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Psalm 72:1-7; 10-14

1 Give the king your justice, O God, and your righteousness to a king’s son. 2 May he judge your people with righteousness, and your poor with justice. 3 May the mountains yield prosperity for the people, and the hills, in righteousness. 4 May he defend the cause of the poor of the people, give deliverance to the needy, and crush the oppressor.

5 May he live while the sun endures, and as long as the moon, throughout all generations. 6 May he be like rain that falls on the mown grass, like showers that water the earth. 7 In his days may righteousness flourish and peace abound, until the moon is no more.

10 May the kings of Tarshish and of the isles render him tribute, may the kings of Sheba and Seba bring gifts. 11 May all kings fall down before him, all nations give him service.

12 For he delivers the needy when they call, the poor and those who have no helper. 13 He has pity on the weak and the needy, and saves the lives of the needy. 14 From oppression and violence he redeems their life; and precious is their blood in his sight.

This psalm was likely read or sung at the coronation of the king and likely shared on the anniversary of his coronation every year. Imagine if you will the king leading the parade, gathering at the steps of the palace, and there anointed with oil by the prophet, signifying to everyone gathered that this one is the one to be the king of the people. Read the song again and see the hope that is encompassed in these words. What a celebration it must have been.

And we as Christians cannot help but see the newborn king, lying in a manger, as the one who fulfills all these hopes – justice and righteousness and deliverance, lifting up the lowly and the poor, and saving the lives of the needy. This is what Jesus’ ministry will be. This will be his mission.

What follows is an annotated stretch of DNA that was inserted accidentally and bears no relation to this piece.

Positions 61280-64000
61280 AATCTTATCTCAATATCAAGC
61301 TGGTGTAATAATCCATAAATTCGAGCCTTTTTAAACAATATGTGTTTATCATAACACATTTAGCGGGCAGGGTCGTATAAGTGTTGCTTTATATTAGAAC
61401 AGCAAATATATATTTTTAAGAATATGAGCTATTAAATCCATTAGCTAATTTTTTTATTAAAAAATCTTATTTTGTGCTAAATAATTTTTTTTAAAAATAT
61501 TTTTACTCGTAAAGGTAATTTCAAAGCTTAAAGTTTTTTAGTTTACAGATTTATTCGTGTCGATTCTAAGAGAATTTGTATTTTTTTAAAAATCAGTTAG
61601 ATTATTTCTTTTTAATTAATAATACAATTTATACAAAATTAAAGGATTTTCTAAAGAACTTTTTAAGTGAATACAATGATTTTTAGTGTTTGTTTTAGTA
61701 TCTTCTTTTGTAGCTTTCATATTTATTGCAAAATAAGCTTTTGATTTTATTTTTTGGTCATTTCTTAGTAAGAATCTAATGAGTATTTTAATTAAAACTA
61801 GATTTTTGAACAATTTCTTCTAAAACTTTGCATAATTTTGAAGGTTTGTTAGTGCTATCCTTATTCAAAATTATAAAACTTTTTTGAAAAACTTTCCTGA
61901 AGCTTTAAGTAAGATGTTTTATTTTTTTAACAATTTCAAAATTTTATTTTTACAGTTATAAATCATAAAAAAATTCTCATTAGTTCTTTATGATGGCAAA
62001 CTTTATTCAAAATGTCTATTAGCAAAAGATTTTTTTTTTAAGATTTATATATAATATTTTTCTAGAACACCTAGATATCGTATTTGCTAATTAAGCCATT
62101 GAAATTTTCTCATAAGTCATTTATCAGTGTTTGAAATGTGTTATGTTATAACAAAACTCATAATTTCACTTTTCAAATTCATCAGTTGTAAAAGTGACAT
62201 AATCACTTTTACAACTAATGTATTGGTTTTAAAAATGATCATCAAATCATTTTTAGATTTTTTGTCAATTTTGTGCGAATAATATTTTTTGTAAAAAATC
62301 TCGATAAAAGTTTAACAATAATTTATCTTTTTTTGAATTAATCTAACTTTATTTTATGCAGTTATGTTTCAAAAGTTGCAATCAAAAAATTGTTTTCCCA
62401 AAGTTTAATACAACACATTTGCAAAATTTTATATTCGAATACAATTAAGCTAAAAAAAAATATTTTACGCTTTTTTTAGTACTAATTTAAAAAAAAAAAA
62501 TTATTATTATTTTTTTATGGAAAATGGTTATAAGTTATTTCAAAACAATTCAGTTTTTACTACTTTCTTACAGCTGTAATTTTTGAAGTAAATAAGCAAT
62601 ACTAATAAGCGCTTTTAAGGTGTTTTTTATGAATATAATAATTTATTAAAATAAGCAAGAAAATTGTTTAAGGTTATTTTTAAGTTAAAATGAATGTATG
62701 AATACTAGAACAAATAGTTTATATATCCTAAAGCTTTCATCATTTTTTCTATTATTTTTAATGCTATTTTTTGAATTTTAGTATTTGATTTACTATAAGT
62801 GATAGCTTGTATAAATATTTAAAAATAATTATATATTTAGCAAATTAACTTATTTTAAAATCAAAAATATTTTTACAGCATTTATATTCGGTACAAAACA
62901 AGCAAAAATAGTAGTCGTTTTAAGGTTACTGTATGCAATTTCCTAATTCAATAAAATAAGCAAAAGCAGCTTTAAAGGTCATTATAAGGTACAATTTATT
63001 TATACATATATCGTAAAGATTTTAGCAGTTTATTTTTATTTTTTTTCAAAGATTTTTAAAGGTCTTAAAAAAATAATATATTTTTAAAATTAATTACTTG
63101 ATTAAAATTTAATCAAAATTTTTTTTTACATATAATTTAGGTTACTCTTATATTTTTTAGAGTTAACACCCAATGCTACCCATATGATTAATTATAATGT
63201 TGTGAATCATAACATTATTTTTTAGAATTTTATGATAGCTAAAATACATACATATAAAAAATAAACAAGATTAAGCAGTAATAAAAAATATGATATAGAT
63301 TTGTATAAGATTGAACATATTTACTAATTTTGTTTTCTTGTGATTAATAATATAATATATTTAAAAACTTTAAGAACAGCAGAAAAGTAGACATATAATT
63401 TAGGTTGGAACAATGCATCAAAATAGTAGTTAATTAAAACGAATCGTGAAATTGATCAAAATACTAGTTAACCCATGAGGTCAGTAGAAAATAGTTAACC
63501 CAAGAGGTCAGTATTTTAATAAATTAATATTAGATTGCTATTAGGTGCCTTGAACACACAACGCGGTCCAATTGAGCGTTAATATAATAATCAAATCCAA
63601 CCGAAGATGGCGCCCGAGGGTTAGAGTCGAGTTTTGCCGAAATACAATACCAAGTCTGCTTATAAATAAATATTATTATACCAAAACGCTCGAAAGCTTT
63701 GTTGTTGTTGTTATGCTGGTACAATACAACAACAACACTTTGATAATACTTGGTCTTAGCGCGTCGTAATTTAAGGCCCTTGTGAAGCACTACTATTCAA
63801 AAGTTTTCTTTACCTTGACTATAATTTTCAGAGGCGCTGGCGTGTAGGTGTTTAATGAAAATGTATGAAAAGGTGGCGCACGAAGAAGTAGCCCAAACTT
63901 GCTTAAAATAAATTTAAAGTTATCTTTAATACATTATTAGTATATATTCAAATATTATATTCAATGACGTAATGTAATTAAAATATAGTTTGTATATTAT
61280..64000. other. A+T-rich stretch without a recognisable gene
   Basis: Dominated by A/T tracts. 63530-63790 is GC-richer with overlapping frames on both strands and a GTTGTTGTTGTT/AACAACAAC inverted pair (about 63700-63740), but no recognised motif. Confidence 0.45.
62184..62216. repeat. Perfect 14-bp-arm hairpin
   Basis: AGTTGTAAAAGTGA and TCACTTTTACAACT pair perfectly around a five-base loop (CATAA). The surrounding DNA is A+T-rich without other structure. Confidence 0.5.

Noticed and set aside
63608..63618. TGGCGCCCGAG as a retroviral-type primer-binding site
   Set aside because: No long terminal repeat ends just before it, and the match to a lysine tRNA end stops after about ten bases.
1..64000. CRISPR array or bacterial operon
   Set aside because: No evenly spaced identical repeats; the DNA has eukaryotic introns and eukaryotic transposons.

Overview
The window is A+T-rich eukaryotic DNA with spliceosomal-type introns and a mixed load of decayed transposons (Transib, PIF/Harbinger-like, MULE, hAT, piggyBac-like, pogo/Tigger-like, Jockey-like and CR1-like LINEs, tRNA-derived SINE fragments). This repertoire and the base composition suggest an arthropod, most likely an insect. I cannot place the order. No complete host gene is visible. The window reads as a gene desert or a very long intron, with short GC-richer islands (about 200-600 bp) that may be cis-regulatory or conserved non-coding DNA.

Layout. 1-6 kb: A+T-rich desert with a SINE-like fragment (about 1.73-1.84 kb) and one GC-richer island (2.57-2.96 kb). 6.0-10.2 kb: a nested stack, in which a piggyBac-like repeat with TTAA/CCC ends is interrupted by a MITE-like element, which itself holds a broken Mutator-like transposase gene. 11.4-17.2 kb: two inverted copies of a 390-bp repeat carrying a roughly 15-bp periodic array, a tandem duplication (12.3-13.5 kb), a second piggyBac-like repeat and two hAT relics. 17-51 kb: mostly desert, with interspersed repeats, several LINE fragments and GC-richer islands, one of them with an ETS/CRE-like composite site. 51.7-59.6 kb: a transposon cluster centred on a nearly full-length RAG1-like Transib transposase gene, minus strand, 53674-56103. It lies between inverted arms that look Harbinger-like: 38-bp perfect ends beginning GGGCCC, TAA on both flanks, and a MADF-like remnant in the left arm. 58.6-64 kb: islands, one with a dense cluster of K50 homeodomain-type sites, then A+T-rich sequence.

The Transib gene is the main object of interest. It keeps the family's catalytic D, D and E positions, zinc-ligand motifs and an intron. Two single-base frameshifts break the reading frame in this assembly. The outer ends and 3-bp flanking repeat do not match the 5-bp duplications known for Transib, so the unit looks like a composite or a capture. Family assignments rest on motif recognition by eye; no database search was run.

On Epiphany, we will greet the Magi who come from distant lands with gifts fit for a king. Gifts of gold, frankincense and myrrh – not gifts you would usually find at Babies R Us! But Jesus life and ministry look nothing like your ordinary king, do they? No palace. No army. No trappings of royalty. Oh, we see glimpses of it along the way – the processional of Palm Sunday, the compassion for the lowly, the anointing with oil. But instead of being a victorious warrior, this one comes to die.

It will not be until he is nailed to a cross with a banner above his head that reads, “This is the King of the Jews” that he receives his crown.

A different kind of king? Absolutely. A servant king – a king who washes the feet of his disciples. A king who says, “the first will be last.” A king who can bring vengeance and wrath, but instead offers forgiveness, mercy, hope and love.

No one expected such a king. And yet, Jesus is the one whose reign continues today. We are invited to join the coronation celebration as Children of the King to carry out the mission of the King. We pray for it every Sunday, don’t we? Your kingdom come. Your will be done.

Let us pray: Almighty God, we give thanks for your Son, Christ the King. As you lift us up, care for us, lead us, love us, and forgive us, lift us up and direct us in your ways, so that your kingdom may come and your will be done. May we be your hands and feet to carry out the mission. We pray this in the name of the newborn King, Jesus the Christ. Amen

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